Economists Gear Up to Challenge the Monopolies

Posted by Bloomberg Opinion

Economists Gear Up to Challenge the Monopolies

By Noah Smith

The antitrust movement is making a comeback. Zephyr Teachout, candidate for New York state attorney general, is promising to fight monopolies. Activists such as Matt Stoller of the Open Market Institute are beginning to draw attention to the problem of concentrated market power. Think tanks like the Washington Center for Equitable Growth are starting to zero in on the issue as well. The revival of this movement is still in its infancy, and certainly hasn’t reached anything approaching the fervor of the Progressive Era a century ago. But the new antitrust crusaders are experiencing a tailwind from an unlikely ally — the economics profession.

In the past, economists have not exactly crowned themselves with glory in the fight to keep big business from getting too big. Some have made a bomb of money offering their services as consultants to companies looking to execute megamergers. The so-called Chicago School of antitrust analysis, popularized during the mid-20th century, dismissed the dangers of market concentration except in the case of explicit price-fixing or outright domination of a market by a single company. This school of thought heavily influenced the burgeoning movement to integrate law and economics, leading to looser antitrust enforcement in the 1980s and afterward.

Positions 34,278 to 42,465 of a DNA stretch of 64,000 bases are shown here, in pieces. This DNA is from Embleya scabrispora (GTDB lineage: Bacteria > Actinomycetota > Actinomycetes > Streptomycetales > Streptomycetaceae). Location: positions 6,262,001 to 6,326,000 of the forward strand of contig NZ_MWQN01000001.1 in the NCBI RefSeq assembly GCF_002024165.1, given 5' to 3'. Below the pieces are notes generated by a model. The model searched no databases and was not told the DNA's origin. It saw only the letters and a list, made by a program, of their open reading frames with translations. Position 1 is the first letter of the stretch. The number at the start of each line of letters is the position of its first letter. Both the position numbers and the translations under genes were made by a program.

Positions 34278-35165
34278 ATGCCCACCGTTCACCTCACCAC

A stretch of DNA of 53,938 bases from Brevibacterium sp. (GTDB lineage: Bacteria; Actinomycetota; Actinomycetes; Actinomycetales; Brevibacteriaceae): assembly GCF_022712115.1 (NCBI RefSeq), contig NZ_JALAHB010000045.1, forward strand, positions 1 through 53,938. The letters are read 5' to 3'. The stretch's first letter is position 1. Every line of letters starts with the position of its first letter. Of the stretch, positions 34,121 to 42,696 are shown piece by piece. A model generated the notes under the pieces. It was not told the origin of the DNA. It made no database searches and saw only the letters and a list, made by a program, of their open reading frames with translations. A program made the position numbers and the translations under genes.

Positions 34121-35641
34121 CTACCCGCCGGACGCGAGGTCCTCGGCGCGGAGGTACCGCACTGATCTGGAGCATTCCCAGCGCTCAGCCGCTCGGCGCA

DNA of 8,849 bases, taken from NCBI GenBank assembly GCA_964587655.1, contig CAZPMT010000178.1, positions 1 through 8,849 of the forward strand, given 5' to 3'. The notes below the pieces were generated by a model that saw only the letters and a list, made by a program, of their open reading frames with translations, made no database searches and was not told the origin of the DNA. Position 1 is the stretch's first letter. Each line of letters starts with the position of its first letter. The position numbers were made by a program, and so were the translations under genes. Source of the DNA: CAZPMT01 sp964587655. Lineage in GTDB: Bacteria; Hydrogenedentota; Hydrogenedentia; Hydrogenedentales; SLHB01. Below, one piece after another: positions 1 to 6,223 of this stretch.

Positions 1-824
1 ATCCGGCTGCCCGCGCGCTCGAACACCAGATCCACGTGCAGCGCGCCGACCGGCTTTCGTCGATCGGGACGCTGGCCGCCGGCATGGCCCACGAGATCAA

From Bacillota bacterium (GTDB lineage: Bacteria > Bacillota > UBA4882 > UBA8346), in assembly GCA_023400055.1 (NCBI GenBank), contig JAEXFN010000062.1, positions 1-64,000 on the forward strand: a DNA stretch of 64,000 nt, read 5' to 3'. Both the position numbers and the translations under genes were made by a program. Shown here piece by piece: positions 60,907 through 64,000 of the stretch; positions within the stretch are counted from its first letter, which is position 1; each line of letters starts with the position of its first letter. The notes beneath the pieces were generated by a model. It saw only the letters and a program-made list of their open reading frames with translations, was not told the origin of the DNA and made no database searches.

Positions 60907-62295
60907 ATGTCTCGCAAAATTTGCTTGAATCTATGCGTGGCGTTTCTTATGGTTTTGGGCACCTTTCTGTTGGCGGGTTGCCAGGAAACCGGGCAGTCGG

But in the past few years, economists have become increasingly concerned with the problem of stagnating wag


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